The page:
April Fool's Day Content
April Fool's Day Content
April Fool Categories
April Fool: Recurring Pranks
April Fool: Regions
April Fool: Perpetrators
April Fool's Day Archive, Contents:
|Before 1900:||Origin of April Fool's Day | 1700-1799 | 1800-1899|
|Early 1900s:||1900 | 1901 | 1915 | 1919 | 1920 | 1923 | 1925|
|1930s & 40s:||1933 | 1934 | 1936 | 1937 | 1938 | 1940 | 1949|
|1950s & 60s:||1950 | 1957 | 1959 | 1960 | 1962 | 1965 | 1969|
|1970s:||1970 | 1971 | 1972 | 1973 | 1974 | 1975 | 1976 | 1977 | 1978 | 1979|
|1980s:||1980 | 1981 | 1982 | 1983 | 1984 | 1985 | 1986 | 1987 | 1988 | 1989|
|1990s:||1990 | 1991 | 1992 | 1993 | 1994 | 1995 | 1996 | 1997 | 1998 | 1999|
|2000s:||2000 | 2001 | 2002 | 2003 | 2004 | 2005 | 2006 | 2007 | 2008 | 2009|
|2010s:||2010 | 2011|
announced the city was making a bid to host the Running of the Bulls: "For too long the people of Pamplona have monopolised this event, the Brumby Government is determined to grab the bull by the horns and snare this important event for Melbourne. Holding said the bull run would "start in the historic theatre precinct at the Paris End of Collins Street, travel through Chinatown, across Swanston Street, through the quaint King Street district and end at a packed Etihad Stadium."
Playboy Invests in Rotorua (2009)The tourism board of Rotorua, New Zealand (a town famous for having a peculiar rotten egg smell caused by sulphur released from nearby geysers and hot thermal springs) announced that scientists from Italy's University of Naples had discovered a positive link between the town's smell and male sexual arousal. As a result, playboy founder Hugh Hefner had decided to convert the Rotorua Museum into his Holiday Mansion. Rotorua Tourism Marketing general manager Don Gunn was quoted as saying that the Playboy Holiday Mansion development would likely raise a few eyebrows in the local community, but that he expected the long-term benefits for local tourism to be huge.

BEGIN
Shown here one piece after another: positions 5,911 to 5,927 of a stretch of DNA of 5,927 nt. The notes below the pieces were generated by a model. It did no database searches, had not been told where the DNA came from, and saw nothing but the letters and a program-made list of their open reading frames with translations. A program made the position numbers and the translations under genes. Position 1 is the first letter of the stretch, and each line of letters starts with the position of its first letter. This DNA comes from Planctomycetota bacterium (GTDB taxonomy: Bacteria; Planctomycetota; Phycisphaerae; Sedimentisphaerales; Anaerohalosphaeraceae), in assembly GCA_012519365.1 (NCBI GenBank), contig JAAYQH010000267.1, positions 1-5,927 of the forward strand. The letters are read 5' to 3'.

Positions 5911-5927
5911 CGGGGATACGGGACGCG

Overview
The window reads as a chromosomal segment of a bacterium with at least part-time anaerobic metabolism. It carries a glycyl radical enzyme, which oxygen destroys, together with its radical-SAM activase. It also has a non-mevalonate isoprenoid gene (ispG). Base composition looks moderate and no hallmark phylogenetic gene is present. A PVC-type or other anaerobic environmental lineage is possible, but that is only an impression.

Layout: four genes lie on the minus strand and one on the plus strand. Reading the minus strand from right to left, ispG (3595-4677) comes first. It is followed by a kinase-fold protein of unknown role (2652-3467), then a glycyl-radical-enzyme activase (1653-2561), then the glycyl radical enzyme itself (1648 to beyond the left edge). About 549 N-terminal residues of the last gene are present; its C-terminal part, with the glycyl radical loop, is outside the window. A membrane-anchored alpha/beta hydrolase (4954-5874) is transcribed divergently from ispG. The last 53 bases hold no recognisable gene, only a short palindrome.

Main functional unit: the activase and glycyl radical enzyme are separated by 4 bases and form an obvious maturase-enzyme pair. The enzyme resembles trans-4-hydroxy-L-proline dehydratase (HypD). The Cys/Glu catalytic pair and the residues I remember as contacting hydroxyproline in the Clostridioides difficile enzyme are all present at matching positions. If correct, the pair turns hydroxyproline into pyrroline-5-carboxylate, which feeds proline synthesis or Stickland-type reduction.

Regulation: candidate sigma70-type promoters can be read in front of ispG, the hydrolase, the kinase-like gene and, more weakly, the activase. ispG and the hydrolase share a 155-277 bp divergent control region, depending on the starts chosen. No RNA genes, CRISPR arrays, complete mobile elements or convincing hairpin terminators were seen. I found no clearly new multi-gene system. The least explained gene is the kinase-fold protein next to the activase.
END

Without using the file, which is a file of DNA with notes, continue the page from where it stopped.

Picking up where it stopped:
Hillary Clinton’s Bowl Off (2008)Democratic presidential candidate Hillary Clinton challenged rival Barack Obama to a "bowl off." She said, "today I am challenging Senator Obama to a bowl-off. A bowling night right here in Pennsylvania. Winner take all. I’ll even spot him two frames. It’s time for his campaign to get out of the gutter and allow all of the pins to be counted. And I’m prepared to play this game all the way to the tenth frame." The challenge was a joking reference to Obama's poor performance when he spent an afternoon bowling in Altoona, Pennsylvania. He scored a 37 out of a possible 300.
Canada Buys Ely (2008)The Chamber of Commerce of Ely, Minnesota announced that Canada had expressed interest in buying the town and moving it north of the US/Canada border. In response to the offer, the town launched a "Keep Ely in Minnesota" campaign. Other buyers said to be interested in the town were Kansas, Oklahoma, Uzbekistan and a private party who wanted to move Ely to the South Pacific. The Ely Tourism Board subsequently said it dreamed up the hoax as a way to remind tourists that "we're still here." Reportedly, one woman phoned up the Chamber of Commerce in a panic, worried about what would happen to her property once the town moved to Canada.
Homo Metro (2004)An Oslo Township announced that city workers had discovered the remains of a 15,000-year-old body while digging part of a tunnel for the local subway system. As a result, work on the subway had been halted indefinitely. The skeleton was going to be named “Homo Metro” because of where it had been found.